Methylphenidate hydrochloride, brand name Concerta, is a stimulant medication used in the treatment of ADHD symptoms. Stimulants have been approved to treat the ADHD symptoms of hyperactivity, impulsive behaviors, and inattention. They do so by helping to activate the areas in your brain responsible for paying attention and by circulating certain neurotransmitters like dopamine and norepinephrine.

Concerta is a long acting drug. Typically taken in the morning, it's effects can last up to 12 hours, making it a once-daily medication. The maximum dose of Concerta is 72 milligrams (mg), but most doctors start patients with 18 mg. It’s also available in 27-mg, 36-mg, and 54-mg dosages. By starting off on the lowest available dosage and monitoring you as the dosage is increased, your doctor can ensure you are taking the smallest dosage possible to treat your symptoms.

Stimulants such as Concerta have many side effects. The more mild side effects may go away as your body gets used to the medication. These mild side effects include sweating, dry mouth, dizziness, headache, nausea, irritability and vomiting. There are also many potentially harmful side effects. These include fainting, shortness of breath, chest pain, cold or numb toes or fingers that turn white or blue, increased violence or violent thoughts, and even auditory hallucinations. Tell your doctor right away if you are experiencing any of these symptoms. They may adjust your dosage, switch your medication, or both. Additionally, men and teenage boys who take Concerta or its generic alternative may experience painful erections lasting several hours. Always keep your doctor informed of any side effects you are having, as they may indicate a need to adjust your dosage.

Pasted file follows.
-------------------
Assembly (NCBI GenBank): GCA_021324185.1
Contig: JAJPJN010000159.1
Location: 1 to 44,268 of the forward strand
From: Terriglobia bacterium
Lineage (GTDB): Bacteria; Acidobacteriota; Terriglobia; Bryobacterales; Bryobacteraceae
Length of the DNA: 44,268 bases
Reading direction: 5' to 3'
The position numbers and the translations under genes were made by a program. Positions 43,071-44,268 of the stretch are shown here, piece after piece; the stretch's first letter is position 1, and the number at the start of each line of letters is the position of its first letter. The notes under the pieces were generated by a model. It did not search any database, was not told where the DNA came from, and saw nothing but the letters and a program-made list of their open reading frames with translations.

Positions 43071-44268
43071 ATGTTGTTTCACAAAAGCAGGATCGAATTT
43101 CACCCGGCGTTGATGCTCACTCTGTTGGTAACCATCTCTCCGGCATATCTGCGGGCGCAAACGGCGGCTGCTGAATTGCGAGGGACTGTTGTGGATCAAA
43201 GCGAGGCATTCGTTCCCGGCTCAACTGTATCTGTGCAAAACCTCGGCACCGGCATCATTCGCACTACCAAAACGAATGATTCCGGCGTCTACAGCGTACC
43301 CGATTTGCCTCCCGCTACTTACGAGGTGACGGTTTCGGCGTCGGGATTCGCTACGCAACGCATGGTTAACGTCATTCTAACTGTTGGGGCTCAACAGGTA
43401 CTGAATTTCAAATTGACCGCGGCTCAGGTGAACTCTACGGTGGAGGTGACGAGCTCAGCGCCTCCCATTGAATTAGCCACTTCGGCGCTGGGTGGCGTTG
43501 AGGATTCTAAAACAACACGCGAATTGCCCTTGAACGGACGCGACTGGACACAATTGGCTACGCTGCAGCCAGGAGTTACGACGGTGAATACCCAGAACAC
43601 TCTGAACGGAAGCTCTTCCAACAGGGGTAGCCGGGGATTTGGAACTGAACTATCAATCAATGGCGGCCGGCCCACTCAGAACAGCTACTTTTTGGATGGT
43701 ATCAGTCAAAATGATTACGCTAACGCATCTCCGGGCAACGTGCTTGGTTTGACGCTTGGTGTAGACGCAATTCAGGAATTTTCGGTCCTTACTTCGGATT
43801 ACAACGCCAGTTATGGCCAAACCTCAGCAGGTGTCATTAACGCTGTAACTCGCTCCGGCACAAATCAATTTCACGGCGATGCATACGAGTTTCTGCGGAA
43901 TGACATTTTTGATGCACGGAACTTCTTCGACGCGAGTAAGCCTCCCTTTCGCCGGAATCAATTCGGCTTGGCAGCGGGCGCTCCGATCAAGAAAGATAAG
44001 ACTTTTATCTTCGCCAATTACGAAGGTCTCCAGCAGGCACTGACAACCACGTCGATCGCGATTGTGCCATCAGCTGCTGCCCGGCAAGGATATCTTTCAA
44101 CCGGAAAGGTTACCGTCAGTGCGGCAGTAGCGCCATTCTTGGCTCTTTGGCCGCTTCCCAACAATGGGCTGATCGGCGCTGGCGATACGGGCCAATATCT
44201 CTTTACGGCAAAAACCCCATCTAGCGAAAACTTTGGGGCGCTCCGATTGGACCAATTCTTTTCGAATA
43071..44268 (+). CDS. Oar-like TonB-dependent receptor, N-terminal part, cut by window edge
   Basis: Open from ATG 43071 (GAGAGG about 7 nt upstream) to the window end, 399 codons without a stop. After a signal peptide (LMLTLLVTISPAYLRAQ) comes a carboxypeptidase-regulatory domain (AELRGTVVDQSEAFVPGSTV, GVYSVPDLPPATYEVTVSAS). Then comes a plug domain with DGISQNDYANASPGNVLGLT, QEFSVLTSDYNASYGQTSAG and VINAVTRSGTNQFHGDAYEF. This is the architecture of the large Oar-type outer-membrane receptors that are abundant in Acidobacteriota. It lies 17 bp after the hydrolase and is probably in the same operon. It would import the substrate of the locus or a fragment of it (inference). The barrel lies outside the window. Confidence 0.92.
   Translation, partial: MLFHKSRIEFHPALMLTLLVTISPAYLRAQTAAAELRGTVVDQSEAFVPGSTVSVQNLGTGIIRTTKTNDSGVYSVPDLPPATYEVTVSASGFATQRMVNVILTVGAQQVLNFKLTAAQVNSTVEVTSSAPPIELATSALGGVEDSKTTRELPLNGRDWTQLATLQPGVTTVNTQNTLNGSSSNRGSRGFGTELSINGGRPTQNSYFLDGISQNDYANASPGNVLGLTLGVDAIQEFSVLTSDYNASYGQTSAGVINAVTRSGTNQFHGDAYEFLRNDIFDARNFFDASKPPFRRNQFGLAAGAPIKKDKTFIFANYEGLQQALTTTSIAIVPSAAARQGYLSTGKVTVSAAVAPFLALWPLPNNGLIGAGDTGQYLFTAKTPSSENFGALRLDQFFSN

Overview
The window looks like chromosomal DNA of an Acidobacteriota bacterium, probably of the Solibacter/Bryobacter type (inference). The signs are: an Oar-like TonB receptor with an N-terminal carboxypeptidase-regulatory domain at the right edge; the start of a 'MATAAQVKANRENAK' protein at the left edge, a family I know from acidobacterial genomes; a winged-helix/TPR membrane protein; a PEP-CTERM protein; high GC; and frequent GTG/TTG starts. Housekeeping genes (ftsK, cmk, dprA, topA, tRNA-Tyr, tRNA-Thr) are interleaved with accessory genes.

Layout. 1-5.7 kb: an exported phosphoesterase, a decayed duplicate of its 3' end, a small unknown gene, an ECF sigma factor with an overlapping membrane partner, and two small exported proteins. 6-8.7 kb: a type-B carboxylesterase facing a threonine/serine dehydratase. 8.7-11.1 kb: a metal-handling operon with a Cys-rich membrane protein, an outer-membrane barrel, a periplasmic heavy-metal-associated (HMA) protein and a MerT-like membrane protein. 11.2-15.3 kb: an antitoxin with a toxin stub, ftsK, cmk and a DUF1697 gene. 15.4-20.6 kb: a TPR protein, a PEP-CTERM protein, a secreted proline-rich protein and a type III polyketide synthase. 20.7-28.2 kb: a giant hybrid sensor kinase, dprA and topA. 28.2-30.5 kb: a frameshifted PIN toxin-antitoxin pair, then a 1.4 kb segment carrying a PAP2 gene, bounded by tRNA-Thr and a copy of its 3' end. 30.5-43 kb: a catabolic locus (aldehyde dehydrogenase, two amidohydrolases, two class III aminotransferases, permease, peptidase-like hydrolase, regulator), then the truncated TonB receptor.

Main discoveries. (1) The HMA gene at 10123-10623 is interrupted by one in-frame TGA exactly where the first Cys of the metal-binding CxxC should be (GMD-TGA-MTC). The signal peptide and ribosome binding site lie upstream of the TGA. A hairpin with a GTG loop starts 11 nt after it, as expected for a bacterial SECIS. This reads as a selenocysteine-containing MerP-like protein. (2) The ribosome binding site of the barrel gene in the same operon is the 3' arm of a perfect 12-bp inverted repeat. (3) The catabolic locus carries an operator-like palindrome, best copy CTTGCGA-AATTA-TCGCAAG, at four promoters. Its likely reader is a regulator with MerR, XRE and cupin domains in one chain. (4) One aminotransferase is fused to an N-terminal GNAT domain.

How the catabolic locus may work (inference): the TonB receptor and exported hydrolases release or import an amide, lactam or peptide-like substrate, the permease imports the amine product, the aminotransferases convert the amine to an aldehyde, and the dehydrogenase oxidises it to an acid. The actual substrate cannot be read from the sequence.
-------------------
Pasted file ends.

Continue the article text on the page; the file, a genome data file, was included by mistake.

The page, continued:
Concerta and Alcohol
Concerta is a stimulant, and alcohol is a depressant. However, they will in no way balance themselves out in your body. When used together, they actually compete in your body, and may cause many serious side effects. These can include many heart problems, higher temperature, high blood pressure, increased heart rate, and irregular heartbeat. Mood problems, sleep problems, anxiety, and drowsiness can also be experienced when mixing these two drugs.

Another danger is the risk of alcohol poisoning. Stimulants can dull the sense of feeling drunk. People who use stimulants and alcohol together are more likely to binge drink. They are often unaware of just how intoxicated they are. This can affect your ability to breathe, lead to confusion or unconsciousness, and in some cases can be fatal.

There may be a clinically significant relationship between alcohol and ADHD, according to a report in Alcohol Research and Health. The report noted that an estimated 25 percent of adults receiving treatment for drug and alcohol abuse also have ADHD. Concerta is a U.S. Schedule II drug. This means it has a high likelyhood for abuse, and it's use should be carefully monitored. Using alcohol and Concerta together may lead to dependence to one or both substances. This would cause withdrawal symptoms should you stop taking them. Withdrawal symptoms can be severe and include insomnia, headaches, nausea or vomiting, depression, anxiety, body shivers, and extreme fatigue.

Alcohol in excess is dangerous. Combined with stimulant drugs like Concerta, it is even more so. They both affect the brain, and act to combat each other in your body. Concerta and alcohol should not be mixed, as their potential dangers are amplified when used together. If you are taking Concerta, it is best to not drink alcohol.

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Author's Bio: 

Brian Wu graduated with a Bachelor of Science degree in Physiology and Neurobiology. Currently, he holds a PhD and is an MD candidate (KSOM, USC) in integrative biology and disease. He is also an experienced writer and editor for many prestigious web pages. Brian values the ability of all ages to learn from the power of stories. His mission is to write about health conditions, educational topics and life situations in an entertaining way in order to help children understand their own life conditions and daily circumstances.